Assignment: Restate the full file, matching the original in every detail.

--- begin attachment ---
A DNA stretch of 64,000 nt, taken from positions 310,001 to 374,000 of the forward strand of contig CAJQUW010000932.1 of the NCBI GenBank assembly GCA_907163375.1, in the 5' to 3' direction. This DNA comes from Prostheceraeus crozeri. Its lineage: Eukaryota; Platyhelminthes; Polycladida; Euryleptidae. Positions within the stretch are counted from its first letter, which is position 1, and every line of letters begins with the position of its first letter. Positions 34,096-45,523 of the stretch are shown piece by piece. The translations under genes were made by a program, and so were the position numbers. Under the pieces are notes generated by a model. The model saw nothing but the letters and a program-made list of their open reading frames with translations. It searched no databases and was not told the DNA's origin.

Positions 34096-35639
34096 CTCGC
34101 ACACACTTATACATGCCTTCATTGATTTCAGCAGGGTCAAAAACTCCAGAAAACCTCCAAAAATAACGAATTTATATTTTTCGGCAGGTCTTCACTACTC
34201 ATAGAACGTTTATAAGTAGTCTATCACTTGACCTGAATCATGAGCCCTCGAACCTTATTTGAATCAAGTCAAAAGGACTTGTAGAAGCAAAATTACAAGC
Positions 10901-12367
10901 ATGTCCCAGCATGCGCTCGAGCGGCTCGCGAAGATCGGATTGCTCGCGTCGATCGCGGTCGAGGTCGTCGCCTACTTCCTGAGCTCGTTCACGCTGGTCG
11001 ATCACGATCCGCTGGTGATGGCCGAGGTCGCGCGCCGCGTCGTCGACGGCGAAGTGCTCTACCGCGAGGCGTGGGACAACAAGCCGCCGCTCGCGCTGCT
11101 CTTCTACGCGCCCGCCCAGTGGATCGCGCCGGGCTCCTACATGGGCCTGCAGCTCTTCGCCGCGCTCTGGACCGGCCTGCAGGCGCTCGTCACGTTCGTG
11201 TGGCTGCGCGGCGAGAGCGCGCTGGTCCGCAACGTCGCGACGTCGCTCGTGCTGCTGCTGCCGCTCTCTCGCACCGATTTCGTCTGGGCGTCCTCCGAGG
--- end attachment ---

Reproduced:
A DNA stretch of 64,000 nt, taken from positions 310,001 to 374,000 of the forward strand of contig CAJQUW010000932.1 of the NCBI GenBank assembly GCA_907163375.1, in the 5' to 3' direction. This DNA comes from Prostheceraeus crozeri. Its lineage: Eukaryota; Platyhelminthes; Polycladida; Euryleptidae. Positions within the stretch are counted from its first letter, which is position 1, and every line of letters begins with the position of its first letter. Positions 34,096-45,523 of the stretch are shown piece by piece. The translations under genes were made by a program, and so were the position numbers. Under the pieces are notes generated by a model. The model saw nothing but the letters and a program-made list of their open reading frames with translations. It searched no databases and was not told the DNA's origin.

Positions 34096-35639
34096 CTCGC
34101 ACACACTTATACATGCCTTCATTGATTTCAGCAGGGTCAAAAACTCCAGAAAACCTCCAAAAATAACGAATTTATATTTTTCGGCAGGTCTTCACTACTC
34201 ATAGAACGTTTATAAGTAGTCTATCACTTGACCTGAATCATGAGCCCTCGAACCTTATTTGAATCAAGTCAAAAGGACTTGTAGAAGCAAAATTACAAGC
Positions 10901-12367
10901 ATGTCCCAGCATGCGCTCGAGCGGCTCGCGAAGATCGGATTGCTCGCGTCGATCGCGGTCGAGGTCGTCGCCTACTTCCTGAGCTCGTTCACGCTGGTCG
11001 ATCACGATCCGCTGGTGATGGCCGAGGTCGCGCGCCGCGTCGTCGACGGCGAAGTGCTCTACCGCGAGGCGTGGGACAACAAGCCGCCGCTCGCGCTGCT
11101 CTTCTACGCGCCCGCCCAGTGGATCGCGCCGGGCTCCTACATGGGCCTGCAGCTCTTCGCCGCGCTCTGGACCGGCCTGCAGGCGCTCGTCACGTTCGTG
11201 TGGCTGCGCGGCGAGAGCGCGCTGGTCCGCAACGTCGCGACGTCGCTCGTGCTGCTGCTGCCGCTCTCTCGCACCGATTTCGTCTGGGCGTCCTCCGAGG